Послушал весь альбом, понравилось. Хотя то, что весь звук Озриков - это целиком заслуга Эда, стало понятно ещё на The Hidden Step. Так что если Озрики как группа действительно всё, то это не так уж и печально - лишь бы Эд и даже продолжал в подобном духе.
As of mid-2018, the Ozrics are on hiatus, and the fate of the band is uncertain. Bandleader and chief composer Ed Wynne returned to England to record a studio album, and Ozric tour dates have ceased. Beyond that, not much else is known.
Outside of a core group of listeners, usually decades-long fans, the comings and goings of this instrumental group have never been much of a buzz generator – even at the band’s inception 35 years ago, Ozric Tentacles were something of an anachronism. Unwaveringly championing elements of Gong, Hawkwind, Mahavishnu Orchestra, mixed in with splashes and textures of reggae, electronica, and psytrance, it is no surprise that many of the group’s fans are older than the band members themselves. The relative obscurity of the band and their ceaseless dedication to their initial musical vision has resulted in a sort of rabid, insular fanbase, and naturally, the prospect of no more Ozric Tentacles releases is a frightening one to the diehards who would prefer all music sound like these guys.
Not to take anything away from the innumerable talented musicians who have backed the man for decades, but many fans might not have realized until now that every Ozrics release is essentially an Ed Wynne solo album. While many artists go solo in an effort to establish themselves as unique forces of talent to be reckoned with, to establish a separate identity from the band they’re most known for, listening to Shimmer Into Nature almost makes you wonder if Wynne went solo to show the world that he is Ozric Tentacles. Everything fans have come to love and expect about an Ozrics album is present here. Swirling, layered soundscapes of beautiful keyboards, a pulsating, tight, yet adventurous rhythm section, all brought together by Wynne’s trademark Hillage-meets-Holdsworth liquid tone. The usual influences are all there – “Travel Dust” has elements of reggae and Latin jazz, and every song features a meltdown type of guitar solo where the energy reaches its climax and Wynne shreds like a madman, albeit tastefully and incredibly effectively.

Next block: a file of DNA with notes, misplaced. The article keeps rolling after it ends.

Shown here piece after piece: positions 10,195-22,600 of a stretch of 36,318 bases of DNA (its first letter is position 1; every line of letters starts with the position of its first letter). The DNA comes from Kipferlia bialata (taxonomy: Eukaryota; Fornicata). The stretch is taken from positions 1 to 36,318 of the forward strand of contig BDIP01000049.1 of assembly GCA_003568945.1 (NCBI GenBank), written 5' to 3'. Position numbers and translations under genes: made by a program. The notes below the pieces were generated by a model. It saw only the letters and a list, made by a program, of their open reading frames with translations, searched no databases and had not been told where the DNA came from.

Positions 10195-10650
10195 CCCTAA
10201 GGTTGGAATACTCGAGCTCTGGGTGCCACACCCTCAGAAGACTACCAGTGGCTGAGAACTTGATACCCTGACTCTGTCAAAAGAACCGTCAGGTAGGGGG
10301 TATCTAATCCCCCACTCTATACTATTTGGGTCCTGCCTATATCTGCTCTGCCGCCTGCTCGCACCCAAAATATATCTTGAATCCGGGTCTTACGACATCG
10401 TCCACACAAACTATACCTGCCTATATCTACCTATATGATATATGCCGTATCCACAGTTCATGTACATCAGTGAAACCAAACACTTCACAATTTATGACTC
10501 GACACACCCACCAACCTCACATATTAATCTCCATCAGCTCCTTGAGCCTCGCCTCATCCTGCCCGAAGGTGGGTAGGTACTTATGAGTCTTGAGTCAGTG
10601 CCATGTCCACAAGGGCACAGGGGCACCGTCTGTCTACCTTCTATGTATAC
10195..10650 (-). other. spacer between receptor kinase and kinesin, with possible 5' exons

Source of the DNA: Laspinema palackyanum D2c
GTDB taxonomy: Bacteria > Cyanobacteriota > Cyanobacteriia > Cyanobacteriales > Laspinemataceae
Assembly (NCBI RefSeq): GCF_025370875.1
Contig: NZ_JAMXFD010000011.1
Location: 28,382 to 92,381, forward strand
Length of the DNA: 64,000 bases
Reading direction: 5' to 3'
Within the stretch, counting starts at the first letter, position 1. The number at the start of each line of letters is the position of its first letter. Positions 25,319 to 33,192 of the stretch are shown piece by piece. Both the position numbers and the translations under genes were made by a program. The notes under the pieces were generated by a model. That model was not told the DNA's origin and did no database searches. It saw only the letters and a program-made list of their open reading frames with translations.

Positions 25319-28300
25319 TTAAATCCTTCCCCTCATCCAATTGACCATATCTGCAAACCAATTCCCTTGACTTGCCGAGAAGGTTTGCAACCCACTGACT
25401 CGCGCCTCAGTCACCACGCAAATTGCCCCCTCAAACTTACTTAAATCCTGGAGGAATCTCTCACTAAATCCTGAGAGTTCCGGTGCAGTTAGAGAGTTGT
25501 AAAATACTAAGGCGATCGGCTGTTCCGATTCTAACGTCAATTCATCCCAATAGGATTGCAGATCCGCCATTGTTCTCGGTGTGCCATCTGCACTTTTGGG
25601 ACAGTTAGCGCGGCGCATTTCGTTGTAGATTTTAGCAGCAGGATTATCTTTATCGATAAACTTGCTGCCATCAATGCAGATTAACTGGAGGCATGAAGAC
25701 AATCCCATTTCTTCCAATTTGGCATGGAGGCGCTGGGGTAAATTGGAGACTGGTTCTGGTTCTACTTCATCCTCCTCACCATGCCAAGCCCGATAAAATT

What makes Shimmer stand out in respect to recent Ozric releases, and what makes it stand clearly above 2015’s Technicians of the Sacred, is its reliance on relaxed, chilled-out soundscapes, as opposed to the upbeat, trance-driven, MDMA grooves that have grown to define much of the Ozrics’ output since 1999’s Waterfall Cities. This is not to say that trance elements have been completely eschewed, or that this is a return to the guitar-driven, Mahavishnu-esque stylings of their 80’s or early 90’s work. But Shimmer is definitely some of the most pleasant and relaxing music Wynne has been involved with in some time – some of the soloing on “Oddplonk” is reminiscent of Aja-era Steely Dan. With most of the tracks reaching eight minutes in length, it seems Ed Wynne is more interested this time in building and sustaining different moods, as opposed to unleashing a balls-out acid dance. Most of the tracks start slow and subtle, slowly growing in energy.
While fears that Ozric has come to an end may be valid, the truth is that as long as Ed Wynne is alive and releasing music, the core spirit of Ozric Tentacles is still out there.